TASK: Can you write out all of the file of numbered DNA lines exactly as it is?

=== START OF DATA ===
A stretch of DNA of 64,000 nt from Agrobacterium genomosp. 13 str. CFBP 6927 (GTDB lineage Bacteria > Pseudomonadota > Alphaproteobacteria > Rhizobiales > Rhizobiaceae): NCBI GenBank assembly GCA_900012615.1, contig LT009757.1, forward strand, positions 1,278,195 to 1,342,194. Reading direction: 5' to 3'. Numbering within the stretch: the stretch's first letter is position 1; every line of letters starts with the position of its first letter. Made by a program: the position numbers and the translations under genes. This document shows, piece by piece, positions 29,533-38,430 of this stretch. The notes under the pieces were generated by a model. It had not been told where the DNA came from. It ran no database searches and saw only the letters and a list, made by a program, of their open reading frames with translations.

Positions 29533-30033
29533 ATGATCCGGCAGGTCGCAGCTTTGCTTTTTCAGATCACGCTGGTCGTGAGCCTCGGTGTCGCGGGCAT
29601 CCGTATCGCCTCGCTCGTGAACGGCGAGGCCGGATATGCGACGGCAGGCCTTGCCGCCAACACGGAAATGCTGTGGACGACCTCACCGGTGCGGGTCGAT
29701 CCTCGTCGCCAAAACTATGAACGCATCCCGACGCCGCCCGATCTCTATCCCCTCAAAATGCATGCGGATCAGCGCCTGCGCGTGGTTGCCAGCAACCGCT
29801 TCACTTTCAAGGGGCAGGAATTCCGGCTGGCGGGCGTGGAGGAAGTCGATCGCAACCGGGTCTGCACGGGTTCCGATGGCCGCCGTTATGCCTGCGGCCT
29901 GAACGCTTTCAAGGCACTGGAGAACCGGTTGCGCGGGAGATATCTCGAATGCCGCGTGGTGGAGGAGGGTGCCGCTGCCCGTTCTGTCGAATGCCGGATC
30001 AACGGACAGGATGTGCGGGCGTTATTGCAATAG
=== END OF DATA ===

A stretch of DNA of 64,000 nt from Agrobacterium genomosp. 13 str. CFBP 6927 (GTDB lineage Bacteria > Pseudomonadota > Alphaproteobacteria > Rhizobiales > Rhizobiaceae): NCBI GenBank assembly GCA_900012615.1, contig LT009757.1, forward strand, positions 1,278,195 to 1,342,194. Reading direction: 5' to 3'. Numbering within the stretch: the stretch's first letter is position 1; every line of letters starts with the position of its first letter. Made by a program: the position numbers and the translations under genes. This document shows, piece by piece, positions 29,533-38,430 of this stretch. The notes under the pieces were generated by a model. It had not been told where the DNA came from. It ran no database searches and saw only the letters and a list, made by a program, of their open reading frames with translations.

Positions 29533-30033
29533 ATGATCCGGCAGGTCGCAGCTTTGCTTTTTCAGATCACGCTGGTCGTGAGCCTCGGTGTCGCGGGCAT
29601 CCGTATCGCCTCGCTCGTGAACGGCGAGGCCGGATATGCGACGGCAGGCCTTGCCGCCAACACGGAAATGCTGTGGACGACCTCACCGGTGCGGGTCGAT
29701 CCTCGTCGCCAAAACTATGAACGCATCCCGACGCCGCCCGATCTCTATCCCCTCAAAATGCATGCGGATCAGCGCCTGCGCGTGGTTGCCAGCAACCGCT
29801 TCACTTTCAAGGGGCAGGAATTCCGGCTGGCGGGCGTGGAGGAAGTCGATCGCAACCGGGTCTGCACGGGTTCCGATGGCCGCCGTTATGCCTGCGGCCT
29901 GAACGCTTTCAAGGCACTGGAGAACCGGTTGCGCGGGAGATATCTCGAATGCCGCGTGGTGGAGGAGGGTGCCGCTGCCCGTTCTGTCGAATGCCGGATC
30001 AACGGACAGGATGTGCGGGCGTTATTGCAATAG